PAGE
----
The S&P 500 and Nasdaq 100 slid, with the latter down 3.2 percent, putting the gauge at risk of a bear market.
Global stocks tumbled Thursday while bonds and oil soared as Russian President Vladimir Putin’s decision to order a military attack on Ukraine cast a pall over global markets.
The S&P 500 and Nasdaq 100 slid, with the latter down 3.2%, putting the gauge at risk of a bear market. The Stoxx 600 Europe index shed 3.8% and Asian equities fell to the lowest since 2020. Russian shares slumped the most on record after a trading suspension ended.
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Russian military vehicles breached the Kyiv region from Belarus to the north, Ukrainian officials said, after tanks reportedly rolled earlier into Ukraine from Crimea. Putin said Russia doesn’t plan to “occupy” its neighbor but that action was necessary after the U.S. and its allies crossed Russia’s “red line” by expanding the NATO alliance.
Western powers condemned the military incursion and vowed to step up penalties on Russia — President Joe Biden said the U.S. and its allies will impose “severe sanctions.” European leaders are planning sanctions that will target Russian banks. The government in Kyiv called it a “full-scale invasion” as it declared martial law and called for international support including harsher sanctions on Russia.
“The invasion is a worse scenario than some investors anticipated. That’s why we are seeing the negative reaction,” said Keith Lerner, chief market strategist at Truist Advisory Services. “It caught some investors off-guard.”
Crude and European natural gas surged on possible risks to Russian energy exports, with Brent futures trading as high as $105 a barrel and benchmark West Texas Intermediate crossing $100.
The flight to safety saw the U.S. 10-year Treasury yield tumble 10 basis points to under 1.9%. Gold hit the highest since September 2020.
The dollar and yen jumped, while the euro and commodity-linked currencies retreated. The ruble reached a record low versus the greenback and the Bank of Russia said it will conduct foreign-exchange interventions.
The cost of raw materials and food ballooned on worries that flows will be disrupted by the unfolding crisis. Ukraine is a major grain exporter and sanctions could isolate Russia, a commodity powerhouse. Natural gas in Europe rose as much as 42% while metals also spiked, piling on inflationary pressures.
“Oil and particularly gas prices will now remain sustainably high,” wrote a team of Jefferies strategists including Sean Darby. “Inflation pressures will mount further, forcing central banks into an ugly tightening cycle.”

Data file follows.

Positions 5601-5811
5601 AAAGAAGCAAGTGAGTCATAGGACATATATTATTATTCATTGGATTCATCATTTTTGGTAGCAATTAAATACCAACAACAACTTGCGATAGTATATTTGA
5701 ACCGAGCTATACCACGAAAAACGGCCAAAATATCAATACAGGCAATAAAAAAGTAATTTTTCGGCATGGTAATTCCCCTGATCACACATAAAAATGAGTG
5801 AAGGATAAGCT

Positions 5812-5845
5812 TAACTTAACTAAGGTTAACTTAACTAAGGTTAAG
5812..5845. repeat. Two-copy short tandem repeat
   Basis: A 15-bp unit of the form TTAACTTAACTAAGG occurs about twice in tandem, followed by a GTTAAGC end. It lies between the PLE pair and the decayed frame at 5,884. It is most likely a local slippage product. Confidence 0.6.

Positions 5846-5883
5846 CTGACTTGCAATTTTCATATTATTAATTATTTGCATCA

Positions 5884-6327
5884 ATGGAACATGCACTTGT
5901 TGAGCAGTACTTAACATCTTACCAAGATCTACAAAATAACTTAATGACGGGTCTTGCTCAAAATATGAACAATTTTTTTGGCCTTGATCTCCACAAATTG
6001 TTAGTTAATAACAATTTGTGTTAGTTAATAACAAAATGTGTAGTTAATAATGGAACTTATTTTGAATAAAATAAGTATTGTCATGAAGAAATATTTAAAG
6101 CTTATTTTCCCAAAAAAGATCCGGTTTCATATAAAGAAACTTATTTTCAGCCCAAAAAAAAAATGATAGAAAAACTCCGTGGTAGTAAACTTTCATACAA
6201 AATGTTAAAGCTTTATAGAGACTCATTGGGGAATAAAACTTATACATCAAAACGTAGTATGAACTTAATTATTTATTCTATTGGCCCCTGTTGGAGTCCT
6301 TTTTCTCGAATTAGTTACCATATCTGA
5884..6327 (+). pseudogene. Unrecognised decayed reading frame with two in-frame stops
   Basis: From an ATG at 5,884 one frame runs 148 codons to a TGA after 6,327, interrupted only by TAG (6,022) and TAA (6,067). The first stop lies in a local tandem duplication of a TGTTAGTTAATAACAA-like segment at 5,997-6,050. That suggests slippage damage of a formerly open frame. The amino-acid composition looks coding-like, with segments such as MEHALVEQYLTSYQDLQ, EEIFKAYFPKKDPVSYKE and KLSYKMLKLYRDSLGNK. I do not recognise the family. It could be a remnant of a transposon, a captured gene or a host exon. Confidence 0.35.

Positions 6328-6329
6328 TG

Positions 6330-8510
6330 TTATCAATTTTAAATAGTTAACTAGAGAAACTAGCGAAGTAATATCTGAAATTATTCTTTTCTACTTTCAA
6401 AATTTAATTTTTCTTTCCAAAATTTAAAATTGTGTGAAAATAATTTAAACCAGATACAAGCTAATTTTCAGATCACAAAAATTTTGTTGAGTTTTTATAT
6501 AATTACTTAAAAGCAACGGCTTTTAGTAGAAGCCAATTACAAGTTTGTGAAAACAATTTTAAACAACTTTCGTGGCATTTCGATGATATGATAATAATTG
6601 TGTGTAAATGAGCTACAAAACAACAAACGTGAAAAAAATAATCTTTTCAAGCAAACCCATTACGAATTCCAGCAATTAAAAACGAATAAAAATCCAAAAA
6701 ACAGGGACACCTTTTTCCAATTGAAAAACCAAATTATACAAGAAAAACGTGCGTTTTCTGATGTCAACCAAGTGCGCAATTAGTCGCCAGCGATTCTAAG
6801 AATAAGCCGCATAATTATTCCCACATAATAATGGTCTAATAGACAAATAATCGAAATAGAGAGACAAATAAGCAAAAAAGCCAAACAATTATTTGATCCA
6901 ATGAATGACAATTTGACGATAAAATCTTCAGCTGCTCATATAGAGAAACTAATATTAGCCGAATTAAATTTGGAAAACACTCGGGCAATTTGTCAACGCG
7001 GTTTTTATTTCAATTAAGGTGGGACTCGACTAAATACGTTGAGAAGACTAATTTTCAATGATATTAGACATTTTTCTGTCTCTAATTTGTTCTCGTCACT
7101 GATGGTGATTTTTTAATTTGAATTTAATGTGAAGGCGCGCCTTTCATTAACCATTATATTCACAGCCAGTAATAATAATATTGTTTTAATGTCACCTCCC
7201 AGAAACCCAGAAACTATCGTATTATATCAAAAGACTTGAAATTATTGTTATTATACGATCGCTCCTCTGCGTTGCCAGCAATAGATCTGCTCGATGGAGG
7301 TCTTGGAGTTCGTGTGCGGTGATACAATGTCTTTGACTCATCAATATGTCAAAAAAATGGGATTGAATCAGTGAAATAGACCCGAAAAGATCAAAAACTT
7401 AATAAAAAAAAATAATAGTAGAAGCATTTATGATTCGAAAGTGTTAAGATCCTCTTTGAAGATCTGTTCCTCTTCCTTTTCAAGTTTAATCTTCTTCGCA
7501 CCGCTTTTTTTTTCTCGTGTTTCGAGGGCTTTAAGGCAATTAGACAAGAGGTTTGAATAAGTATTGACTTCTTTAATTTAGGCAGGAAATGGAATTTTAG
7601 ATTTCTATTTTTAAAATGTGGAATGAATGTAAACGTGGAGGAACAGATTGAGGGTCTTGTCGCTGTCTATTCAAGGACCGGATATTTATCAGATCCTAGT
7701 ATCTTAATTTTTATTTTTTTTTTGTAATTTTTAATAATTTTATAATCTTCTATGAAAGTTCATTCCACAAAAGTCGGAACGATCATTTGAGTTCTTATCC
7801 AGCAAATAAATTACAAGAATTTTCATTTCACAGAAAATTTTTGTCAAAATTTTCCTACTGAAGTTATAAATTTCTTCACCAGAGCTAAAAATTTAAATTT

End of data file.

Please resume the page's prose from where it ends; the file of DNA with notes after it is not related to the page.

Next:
That backdrop heralds fresh challenges for a global recovery that was already struggling with elevated price pressures and tightening monetary policy. Money market indicators for inflation expectations are rearing up again. Two-year breakeven rates on U.S. Treasury inflation-protected securities — or the difference between those yields and the ones on typical Treasuries — climbed to the highest since Bloomberg started compiling the data in 2004.
“This is a triple-hit to the global economy, with a toxic combination of higher inflation, lower economic growth, and greater uncertainty,” Ben Laidler, global markets strategist at eToro, said. “The only silver lining is growth is strong, a buffer to any slowdown, and policymakers and investors already prepared for high inflation.”
Investors remain worried that Fed tightening could choke the expansion in the world’s largest economy. Six quarter-point hikes are still expected by the Federal Reserve, five by the Bank of England and one by the European Central Bank by year-end. That’s in line with what was priced in before the attack on Ukraine.
In cryptocurrencies, Bitcoin slid to about $35,400 amid risk aversion. The second-largest token Ether also suffered heavy losses as the most speculative areas of markets were worst-hit.
The escalation by Russia “will spur further risk-off moves into safe-haven assets, considering that the situation will remain volatile with retaliation measures coming from Western powers,” said Jun Rong Yeap, a strategist at IG Asia Pte.
Here are some events to watch this week:
- EIA crude oil inventory report Thursday
- Fed officials Loretta Mester and Raphael Bostic speak Thursday
- U.S. consumer income, U.S. durable goods, PCE deflator, University of Michigan consumer sentiment Friday
Some of the main moves in markets:
- The S&P 500 fell 2.5% as of 9:30 a.m. New York time
- The Nasdaq 100 fell 2.6%
- The Dow Jones Industrial Average fell 2.3%
- The Stoxx Europe 600 fell 3.9%
- The MSCI World index fell 1.6%
- The Bloomberg Dollar Spot Index rose 1%
- The euro fell 1.4% to $1.1151
- The British pound fell 1.5% to $1.3345
- The Japanese yen was little changed at 114.97 per dollar
- The yield on 10-year Treasuries declined 10 basis points to 1.89%
- Germany’s 10-year yield declined eight basis points to 0.14%
- Britain’s 10-year yield declined eight basis points to 1.40%
- West Texas Intermediate crude rose 7.6% to $99.11 a barrel
- Gold futures rose 2.4% to $1,956.60 an ounce–With assistance from Abhishek Vishnoi, Ishika Mookerjee, Farah Elbahrawy, Emily Graffeo, Joanna Ossinger and Andreea Papuc.